Parable of the Two Debtors (with Study Questions)

The Parable of the Two Debtors is a powerful illustration of God’s mercy.  It is also a cautionary parable about not judging the sins of others.  

Studying this parable can help us grow in our love for God while also expanding our capacities to love others.

This parable is found in the seventh chapter of Luke’s Gospel.  Like other New Testament parables, Jesus uses this story to convey an important spiritual truth.  

It conveys God’s desired response to his forgiveness.  It also reminds us not to compare ourselves to others in matters of holiness.

Through the power of the Holy Spirit, this parable can lead us to search our hearts and confess our sins.  It can also help us avoid critical and judgmental thoughts about others.

Let’s take a closer look at the parable together today.  We’ll begin by reviewing the details of the story.  

We will then study the meaning of the parable and glean several lessons that apply to our lives today. (Study questions at end of post!)

a man that looks like Jesus sitting on the group teaching a group of people

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Parable of the Two Debtors Story

To understand The Parable of the Two Debtors, we need to study the context in which Jesus shared the story.

Jesus shared this parable after a Pharisee named Simon invited him to eat at his house.  

Upon entering the Pharisee’s house, a woman of the city (who was notoriously sinful) came up behind Jesus and began to wipe his feet with her tears.  

She poured oil from an expensive alabaster jar of perfume onto him and wiped Jesus’ feet with the hair of her head.

Simon, the Pharisee, rebuked Jesus, saying,

“If this man were a prophet He would know who and what sort of person this woman is who is touching Him, that she is a sinner” (Luke 7:39, NASB).

In response, Jesus began telling a story about a moneylender who had two debtors.  One of the indebted men owed him 50 denarii, and the other owed 500.  The moneylender graciously canceled both debts.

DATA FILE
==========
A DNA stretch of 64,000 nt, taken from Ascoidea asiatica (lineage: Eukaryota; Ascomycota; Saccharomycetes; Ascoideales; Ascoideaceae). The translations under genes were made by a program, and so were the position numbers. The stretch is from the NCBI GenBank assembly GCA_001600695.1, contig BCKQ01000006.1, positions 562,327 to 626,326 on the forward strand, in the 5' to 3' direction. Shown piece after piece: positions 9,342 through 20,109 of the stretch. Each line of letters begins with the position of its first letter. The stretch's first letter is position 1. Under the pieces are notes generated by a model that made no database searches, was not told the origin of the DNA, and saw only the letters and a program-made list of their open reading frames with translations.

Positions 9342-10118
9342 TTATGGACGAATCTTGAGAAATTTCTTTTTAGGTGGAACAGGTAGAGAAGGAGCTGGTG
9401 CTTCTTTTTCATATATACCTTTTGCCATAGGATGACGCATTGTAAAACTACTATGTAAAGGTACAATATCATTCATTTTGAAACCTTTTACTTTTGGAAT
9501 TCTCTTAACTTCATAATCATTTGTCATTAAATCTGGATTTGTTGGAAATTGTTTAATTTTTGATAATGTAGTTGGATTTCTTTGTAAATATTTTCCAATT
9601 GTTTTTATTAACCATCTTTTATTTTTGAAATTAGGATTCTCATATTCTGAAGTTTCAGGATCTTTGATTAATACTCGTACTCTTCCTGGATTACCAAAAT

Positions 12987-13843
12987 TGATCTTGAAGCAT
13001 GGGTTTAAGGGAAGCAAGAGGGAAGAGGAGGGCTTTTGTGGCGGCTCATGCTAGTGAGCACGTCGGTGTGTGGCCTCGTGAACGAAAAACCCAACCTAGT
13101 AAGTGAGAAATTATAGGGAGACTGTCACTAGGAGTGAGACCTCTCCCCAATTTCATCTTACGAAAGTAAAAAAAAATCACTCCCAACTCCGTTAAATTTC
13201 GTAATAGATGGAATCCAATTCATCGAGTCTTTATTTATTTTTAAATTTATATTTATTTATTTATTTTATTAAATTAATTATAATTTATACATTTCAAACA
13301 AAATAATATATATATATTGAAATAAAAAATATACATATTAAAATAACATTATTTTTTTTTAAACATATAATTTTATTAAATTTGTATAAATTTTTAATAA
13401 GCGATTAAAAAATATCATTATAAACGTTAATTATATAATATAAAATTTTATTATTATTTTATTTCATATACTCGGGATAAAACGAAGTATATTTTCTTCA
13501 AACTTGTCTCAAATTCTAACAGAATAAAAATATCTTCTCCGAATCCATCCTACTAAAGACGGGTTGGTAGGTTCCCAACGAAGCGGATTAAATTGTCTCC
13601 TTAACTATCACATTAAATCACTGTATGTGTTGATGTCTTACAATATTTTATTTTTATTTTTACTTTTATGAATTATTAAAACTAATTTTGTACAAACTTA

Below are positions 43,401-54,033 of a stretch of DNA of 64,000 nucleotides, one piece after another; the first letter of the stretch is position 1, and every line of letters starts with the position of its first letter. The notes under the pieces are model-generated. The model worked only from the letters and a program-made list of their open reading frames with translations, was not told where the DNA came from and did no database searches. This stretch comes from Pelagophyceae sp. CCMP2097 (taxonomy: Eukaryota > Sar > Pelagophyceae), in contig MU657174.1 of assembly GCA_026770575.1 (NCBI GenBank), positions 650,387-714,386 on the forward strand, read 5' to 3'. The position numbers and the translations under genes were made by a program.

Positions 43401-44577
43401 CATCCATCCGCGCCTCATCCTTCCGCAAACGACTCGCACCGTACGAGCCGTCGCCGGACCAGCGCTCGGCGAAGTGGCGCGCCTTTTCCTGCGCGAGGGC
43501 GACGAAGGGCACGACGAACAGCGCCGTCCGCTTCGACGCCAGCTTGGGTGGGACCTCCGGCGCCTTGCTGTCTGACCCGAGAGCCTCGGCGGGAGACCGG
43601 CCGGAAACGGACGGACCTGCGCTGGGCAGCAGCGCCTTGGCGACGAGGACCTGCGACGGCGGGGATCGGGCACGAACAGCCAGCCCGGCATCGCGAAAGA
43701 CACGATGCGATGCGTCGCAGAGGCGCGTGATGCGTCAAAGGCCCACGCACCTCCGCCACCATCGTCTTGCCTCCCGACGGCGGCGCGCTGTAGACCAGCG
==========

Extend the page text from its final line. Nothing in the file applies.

Jesus then asked Simon, “Which of them will love him more?” (verse 42).

Simon answered, “I assume the one for whom he canceled the greater debt” (verse 43).

Jesus affirmed Simon’s answer.  He then compared the two debtors to the sinful woman and Simon.  When Jesus entered Simon’s house, Simon did not cleanse Jesus’ feet or anoint him with oil.  

However, because the sinful woman had been forgiven of much, she had a great love for Jesus.

She did not spare her expensive alabaster jar of ointment.  She was so grateful for God’s mercy that she didn’t hesitate to pour the ointment on the feet of Jesus.

woman rubbing her hair on a man's feet

Parable of the Two Debtors Meaning

The Parable of the Debtor is a wonderful example of the great love and mercy of God.  The good news of this parable is that no sin is too great to be forgiven.  

This parable is also a word of caution for those who compare themselves to others and decide that they are more righteous than others.  In Simon’s mind, he was a righteous man.  

A leader of the Jewish people, he was the sort of person who did not associate with notoriously sinful people.

Simon was offended when the sinful woman showed up at his dinner table.  He believed that the woman’s sins disqualified her from keeping company with righteous people such as himself.

Sadly, Simon’s lack of understanding cost him.   Jesus was moved by the woman’s act of love.  

Jesus explained that the woman was like the second debtor.  She owed more money, and, therefore, she loved the moneylender more. The woman had led a sinful life, and she knew that she owed a larger debt to Jesus. 

As a result, she was willing to demonstrate her love in a beautiful way.  She was the sort of woman who wasn’t afraid to make her love known.  Jesus treasured her love. 

the word parable spelled out in tiles on a dark background

Parable of the Two Debtors Lessons

We can learn many lessons from the Parable of the Two Debtors:

This parable is an example of Jesus’ great mercy toward us; we also learn that a greater debt yields greater love.